Lake life. Hot summer days baking in the sun. Cooling off with a turn on the waterskis, or a jaunt to the closest sandbar. Sunburns. Humid breeze at sunset. Fireflies. Burgers. Campfire. Stargazing.
This is Lake Wawasee in Indiana. Pelican Lake or Lake of the Woods in Minnesota. Or almost any other lake in America. It’s the quintessential American summer experience.
The basis for that timeless experience is the boat. The boat unlocks life on the water. It makes a little community out of a large community. After visiting Lake Wawasee for the 50th Anniversary family reunion, it dawned on me it was its only missing component. The boat. So I decided to build it.
No one really believed me when I casually mentioned at the reunion that year that I intended to build a boat by hand and bring it there. I mentioned it much like Ralphie did over the dinner table. The response was generally of the that’s-nice-dear-pass-the-potatoes variety. I believe references to and punchlines of Noah’s Ark peppered my conversations for a few days. And that’s about it. Still, I hardly knew myself if I could pull this off. And many times I felt like I couldn’t.
I researched for several months to determine the best combination of building method and boat plan. The ideal plan had to include the following characteristics:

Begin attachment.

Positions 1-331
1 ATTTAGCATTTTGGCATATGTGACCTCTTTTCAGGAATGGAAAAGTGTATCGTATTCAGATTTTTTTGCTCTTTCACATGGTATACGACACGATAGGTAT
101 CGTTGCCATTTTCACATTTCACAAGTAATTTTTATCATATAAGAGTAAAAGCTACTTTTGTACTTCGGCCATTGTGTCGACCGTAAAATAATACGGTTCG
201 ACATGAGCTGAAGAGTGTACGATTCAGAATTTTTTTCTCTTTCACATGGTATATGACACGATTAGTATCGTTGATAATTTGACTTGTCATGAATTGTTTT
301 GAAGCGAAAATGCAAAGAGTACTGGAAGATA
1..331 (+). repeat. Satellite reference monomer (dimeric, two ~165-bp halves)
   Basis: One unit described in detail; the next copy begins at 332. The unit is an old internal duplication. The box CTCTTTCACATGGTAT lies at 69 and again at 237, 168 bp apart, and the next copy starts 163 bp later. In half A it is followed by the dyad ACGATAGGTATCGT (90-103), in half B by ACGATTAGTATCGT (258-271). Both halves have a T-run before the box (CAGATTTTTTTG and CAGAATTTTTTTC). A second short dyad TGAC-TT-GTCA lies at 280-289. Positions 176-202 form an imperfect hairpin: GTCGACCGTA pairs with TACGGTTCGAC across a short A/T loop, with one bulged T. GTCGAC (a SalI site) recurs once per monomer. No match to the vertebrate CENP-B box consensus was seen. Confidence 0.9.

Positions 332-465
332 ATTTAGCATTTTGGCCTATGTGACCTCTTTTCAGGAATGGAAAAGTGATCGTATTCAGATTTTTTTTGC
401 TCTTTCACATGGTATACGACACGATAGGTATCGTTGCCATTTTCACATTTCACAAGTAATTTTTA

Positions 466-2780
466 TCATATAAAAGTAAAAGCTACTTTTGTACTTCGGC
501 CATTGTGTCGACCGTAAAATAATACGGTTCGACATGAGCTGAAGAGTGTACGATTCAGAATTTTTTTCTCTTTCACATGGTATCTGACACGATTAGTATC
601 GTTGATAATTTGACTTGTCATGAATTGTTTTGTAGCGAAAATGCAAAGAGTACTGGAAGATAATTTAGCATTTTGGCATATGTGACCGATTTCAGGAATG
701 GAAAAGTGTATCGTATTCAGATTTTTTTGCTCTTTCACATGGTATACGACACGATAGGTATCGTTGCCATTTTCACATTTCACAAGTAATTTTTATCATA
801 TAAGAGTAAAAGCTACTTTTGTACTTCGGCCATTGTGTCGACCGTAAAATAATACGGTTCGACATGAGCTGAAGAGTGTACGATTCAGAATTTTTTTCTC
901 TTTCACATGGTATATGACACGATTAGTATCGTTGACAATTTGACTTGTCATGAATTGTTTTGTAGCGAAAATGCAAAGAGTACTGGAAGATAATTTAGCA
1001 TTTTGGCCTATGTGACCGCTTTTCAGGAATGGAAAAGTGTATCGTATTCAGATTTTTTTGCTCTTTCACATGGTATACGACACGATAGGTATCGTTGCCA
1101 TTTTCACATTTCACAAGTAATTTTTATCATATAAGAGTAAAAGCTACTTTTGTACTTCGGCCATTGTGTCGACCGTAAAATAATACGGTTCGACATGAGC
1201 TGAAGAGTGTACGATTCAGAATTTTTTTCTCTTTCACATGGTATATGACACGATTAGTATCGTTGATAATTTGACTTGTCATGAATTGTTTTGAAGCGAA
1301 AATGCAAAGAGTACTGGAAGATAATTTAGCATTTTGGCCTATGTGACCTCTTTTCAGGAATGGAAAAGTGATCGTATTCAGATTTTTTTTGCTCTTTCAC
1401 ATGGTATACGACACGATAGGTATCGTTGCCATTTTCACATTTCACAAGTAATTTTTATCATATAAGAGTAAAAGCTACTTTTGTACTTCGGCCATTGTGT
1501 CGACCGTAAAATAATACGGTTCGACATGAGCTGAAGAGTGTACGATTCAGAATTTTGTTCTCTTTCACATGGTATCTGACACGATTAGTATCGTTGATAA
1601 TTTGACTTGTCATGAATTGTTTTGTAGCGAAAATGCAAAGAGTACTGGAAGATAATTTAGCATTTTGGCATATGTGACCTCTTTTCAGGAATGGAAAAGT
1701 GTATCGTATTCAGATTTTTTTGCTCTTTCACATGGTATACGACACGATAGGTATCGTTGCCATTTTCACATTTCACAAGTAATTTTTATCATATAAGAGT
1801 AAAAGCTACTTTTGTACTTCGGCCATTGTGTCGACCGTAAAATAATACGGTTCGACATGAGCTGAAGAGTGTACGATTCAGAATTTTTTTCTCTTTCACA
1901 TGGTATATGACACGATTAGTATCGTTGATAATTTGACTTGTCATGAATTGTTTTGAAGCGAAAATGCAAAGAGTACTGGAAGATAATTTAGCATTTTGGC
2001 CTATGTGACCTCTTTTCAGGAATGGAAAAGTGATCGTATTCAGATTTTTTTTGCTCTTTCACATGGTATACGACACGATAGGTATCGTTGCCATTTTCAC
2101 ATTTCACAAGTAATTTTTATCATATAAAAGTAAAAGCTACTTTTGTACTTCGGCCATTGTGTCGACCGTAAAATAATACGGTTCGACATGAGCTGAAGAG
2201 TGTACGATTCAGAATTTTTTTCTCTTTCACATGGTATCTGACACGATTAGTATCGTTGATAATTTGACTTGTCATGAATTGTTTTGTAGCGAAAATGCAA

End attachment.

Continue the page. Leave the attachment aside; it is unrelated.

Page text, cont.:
- Outboard: It had to have an outboard. I didn’t want to have to deal with the bulk and engineering of accommodating an inboard motor.
- Seats up to 5: I wanted a nice but selected crowd in my boat. A pontoon boat style experience wasn’t as desirable for me.
- Low Maintenance: It had to essentially have a classic look without the high maintenance varnishes and winterizing.
- Lightweight: It had to weigh under 3,000 pounds so it could be towed with a V6. I didn’t want to change my existing vehicle to be able to tow it.
- Size: It had to be large enough to be fast and fun, but still fit in a standard garage space.
- DIY: The building technique needed to be simple enough that the boat could be built, repaired, or serviced by me without specialty tools.
- Simple Electronics: I didn’t want the design to require new technologies, or sensitive high-maintenance gadgets to operate.
The plans I chose were developed by Glen L Witt, a naval architect out of California. Glen has designed boats for the amateur and professional boat builder since the 50’s. He’s seen a lot. His designs are practical, affordable, and can be dressed up or down depending on your inclinations. His company, now run by his daughter, sells plans, kits, and other resources to help you. There’s also a great community of other boatbuilders that are building your exact plans, somewhere in the world, that you can connect with.
I maintained my inspi
Name: Double Trouble
Designer: Glen L Witt
Builder: Raz Carcoana
Material: 2″ White oak members, 1/4″ marine-grade Mahogany plywood sides, 3/8″ birch plywood deck, Mahogany plank dashboard
Top Speed: 40mph
Cruising Speed: 25mph
Motor: 1976 Mercury 850 (85hp)
Fuel Capacity: 10 US Gal